Supposedly one of America’s great newspapers, The New York Times fails its readers on a key issue of individual liberty and personal health.
This NY Times lapse occurs on-line at “Times Topics,” linked here. Although Times articles linked at the this page are not terribly skewed in favor of continued prohibition of cannabis, the great error lies in the section below, the –
A list of resources from around the Web about marijuana as selected by researchers and editors of The New York Times.
- Marijuana: The Greatest Cause of Illegal Drug Abuse
- White House Office of National Drug Control Policy, July 2008″
This link formerly brought up a terribly dishonest tract by rabid anti-cannabis crusader and Bush drug czar, John Walters. I say formerly, as clicking the link brings up a page no longer found declaration at the ONDCP website. Rare kudos to the drug czar office for delisting this obscene propaganda piece. Walters got seven long years and hundreds of millions of tax-payer dollars to lie about marijuana, calling it the most dangerous drug. This for a drug with zero recorded medical deaths! The NY Times has no business continuing the zealous ex-czar’s toxic legacy by linking to it as a resource.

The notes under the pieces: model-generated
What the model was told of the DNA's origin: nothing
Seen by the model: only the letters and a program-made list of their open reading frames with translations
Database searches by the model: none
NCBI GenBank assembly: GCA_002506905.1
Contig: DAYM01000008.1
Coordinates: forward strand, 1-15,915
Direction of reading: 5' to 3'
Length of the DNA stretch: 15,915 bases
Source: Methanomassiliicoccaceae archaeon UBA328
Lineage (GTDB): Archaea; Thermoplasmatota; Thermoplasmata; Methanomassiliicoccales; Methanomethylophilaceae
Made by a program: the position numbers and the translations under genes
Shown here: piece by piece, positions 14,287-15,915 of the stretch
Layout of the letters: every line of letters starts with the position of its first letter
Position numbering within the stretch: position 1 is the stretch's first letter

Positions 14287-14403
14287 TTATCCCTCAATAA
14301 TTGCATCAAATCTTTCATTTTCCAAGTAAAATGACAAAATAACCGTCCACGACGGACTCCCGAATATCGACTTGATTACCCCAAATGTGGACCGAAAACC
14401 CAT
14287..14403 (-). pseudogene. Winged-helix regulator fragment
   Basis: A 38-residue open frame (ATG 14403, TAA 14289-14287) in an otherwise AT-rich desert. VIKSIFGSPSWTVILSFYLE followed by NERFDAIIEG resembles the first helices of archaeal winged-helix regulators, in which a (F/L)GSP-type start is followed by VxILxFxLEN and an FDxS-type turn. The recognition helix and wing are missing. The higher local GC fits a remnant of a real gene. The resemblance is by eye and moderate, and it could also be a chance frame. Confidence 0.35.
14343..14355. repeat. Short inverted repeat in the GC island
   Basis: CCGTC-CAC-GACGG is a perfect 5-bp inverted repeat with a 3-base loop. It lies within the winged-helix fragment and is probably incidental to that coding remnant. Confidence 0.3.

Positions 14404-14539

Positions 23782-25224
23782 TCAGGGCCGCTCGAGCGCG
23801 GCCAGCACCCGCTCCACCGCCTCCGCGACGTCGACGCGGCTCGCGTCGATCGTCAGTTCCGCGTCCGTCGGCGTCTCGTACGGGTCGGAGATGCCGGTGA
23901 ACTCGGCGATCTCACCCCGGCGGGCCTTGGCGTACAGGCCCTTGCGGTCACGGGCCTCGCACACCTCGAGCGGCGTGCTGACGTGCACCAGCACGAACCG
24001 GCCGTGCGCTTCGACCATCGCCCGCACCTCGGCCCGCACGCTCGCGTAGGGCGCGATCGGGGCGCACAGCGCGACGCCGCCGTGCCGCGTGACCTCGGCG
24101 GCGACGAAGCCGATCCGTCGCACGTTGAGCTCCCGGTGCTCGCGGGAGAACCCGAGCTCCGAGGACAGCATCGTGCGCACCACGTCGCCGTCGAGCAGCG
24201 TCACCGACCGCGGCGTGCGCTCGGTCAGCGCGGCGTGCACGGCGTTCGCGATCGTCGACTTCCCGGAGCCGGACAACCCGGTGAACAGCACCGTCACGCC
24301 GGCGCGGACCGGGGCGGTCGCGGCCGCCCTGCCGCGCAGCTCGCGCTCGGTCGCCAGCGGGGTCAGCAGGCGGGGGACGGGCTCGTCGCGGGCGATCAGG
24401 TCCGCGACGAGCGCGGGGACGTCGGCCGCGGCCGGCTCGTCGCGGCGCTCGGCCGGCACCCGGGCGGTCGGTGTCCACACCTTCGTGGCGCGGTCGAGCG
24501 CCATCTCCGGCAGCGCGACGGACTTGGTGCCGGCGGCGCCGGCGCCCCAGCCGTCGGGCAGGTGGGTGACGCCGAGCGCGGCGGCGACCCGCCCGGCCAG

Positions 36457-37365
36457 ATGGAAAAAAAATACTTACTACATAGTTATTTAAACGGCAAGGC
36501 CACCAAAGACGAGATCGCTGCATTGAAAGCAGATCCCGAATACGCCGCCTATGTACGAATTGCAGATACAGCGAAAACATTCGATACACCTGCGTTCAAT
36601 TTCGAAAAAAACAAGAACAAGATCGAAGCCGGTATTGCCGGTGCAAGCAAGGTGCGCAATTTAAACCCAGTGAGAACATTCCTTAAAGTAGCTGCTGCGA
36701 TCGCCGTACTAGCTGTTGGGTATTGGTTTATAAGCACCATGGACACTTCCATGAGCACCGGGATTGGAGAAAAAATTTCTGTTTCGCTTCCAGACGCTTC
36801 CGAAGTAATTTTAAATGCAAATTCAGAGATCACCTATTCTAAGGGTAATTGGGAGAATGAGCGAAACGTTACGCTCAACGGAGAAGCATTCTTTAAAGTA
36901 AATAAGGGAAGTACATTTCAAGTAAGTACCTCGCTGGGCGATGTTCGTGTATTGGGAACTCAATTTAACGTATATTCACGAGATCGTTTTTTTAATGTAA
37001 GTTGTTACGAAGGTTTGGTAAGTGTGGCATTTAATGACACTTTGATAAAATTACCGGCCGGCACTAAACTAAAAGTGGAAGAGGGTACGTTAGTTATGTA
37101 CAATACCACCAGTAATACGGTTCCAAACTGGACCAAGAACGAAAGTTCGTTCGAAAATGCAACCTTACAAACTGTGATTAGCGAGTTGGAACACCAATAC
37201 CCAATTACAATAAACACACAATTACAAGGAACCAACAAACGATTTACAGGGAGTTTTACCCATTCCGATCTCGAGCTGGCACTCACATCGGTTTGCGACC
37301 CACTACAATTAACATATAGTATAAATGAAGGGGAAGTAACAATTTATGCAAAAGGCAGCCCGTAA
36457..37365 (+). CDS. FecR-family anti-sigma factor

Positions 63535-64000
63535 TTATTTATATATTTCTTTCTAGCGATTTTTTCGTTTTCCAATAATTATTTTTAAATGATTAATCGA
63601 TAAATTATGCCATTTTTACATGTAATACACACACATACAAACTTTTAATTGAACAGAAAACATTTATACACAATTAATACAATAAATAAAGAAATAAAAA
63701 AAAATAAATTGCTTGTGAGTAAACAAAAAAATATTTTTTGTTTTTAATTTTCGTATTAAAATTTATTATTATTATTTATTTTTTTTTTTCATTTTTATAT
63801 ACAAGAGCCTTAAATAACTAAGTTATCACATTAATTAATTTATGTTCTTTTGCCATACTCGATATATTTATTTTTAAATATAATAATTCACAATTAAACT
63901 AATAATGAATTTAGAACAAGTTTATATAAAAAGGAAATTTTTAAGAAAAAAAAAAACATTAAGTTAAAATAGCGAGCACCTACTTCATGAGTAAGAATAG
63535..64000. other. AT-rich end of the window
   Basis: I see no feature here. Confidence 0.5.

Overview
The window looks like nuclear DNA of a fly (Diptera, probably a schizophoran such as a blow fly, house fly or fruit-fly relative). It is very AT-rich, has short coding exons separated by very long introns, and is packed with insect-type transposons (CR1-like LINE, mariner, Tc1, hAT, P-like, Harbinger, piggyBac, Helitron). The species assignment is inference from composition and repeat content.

During his long tenure, Walter’s was frequently cricized for his marijuana-centric drug control policy. Colorado Senator Kurt Salazar criticized the drug czar in 2006 for actively campaigning in Colorado against the SAFER initiative. “Walters should be concentrating on methamphetamine instead of marijuana”, Salazar said. “The rural sheriffs would say that meth is our biggest problem,” said spokesman Cody Wertz. “We do need to focus more on the methamphetamine scourge than marijuana.”
With this link now absent, perhaps the editors of the NY Times could link to an actually true report. A ruling by a DEA law judge, the tract is from one of the few times the DEA has told the truth. Administrative law judge Francis L. Young in 1988 concluded in his assessment that marijuana should be rescheduled downwards from the most restrictive and draconian Schedule I. After probing investigation he found:
- The evidence in this record clearly shows that marijuana has been accepted as capable of relieving the distress of great numbers of very ill people, and doing so with safety under medical supervision.
- Nearly all medicines have toxic, potentially lethal effects. But marijuana is not such a substance. There is no record in the extensive medical literature describing a proven, documented cannabis-induced fatality.
- Marijuana, in its natural form, is one of the safest therapeutically active substances known to man. By any measure of rational analysis marijuana can be safely used within a supervised routine of medical care.
- It would be unreasonable, arbitrary and capricious for DEA to continue to stand between those sufferers and the benefits of this substance in light of the evidence in this record.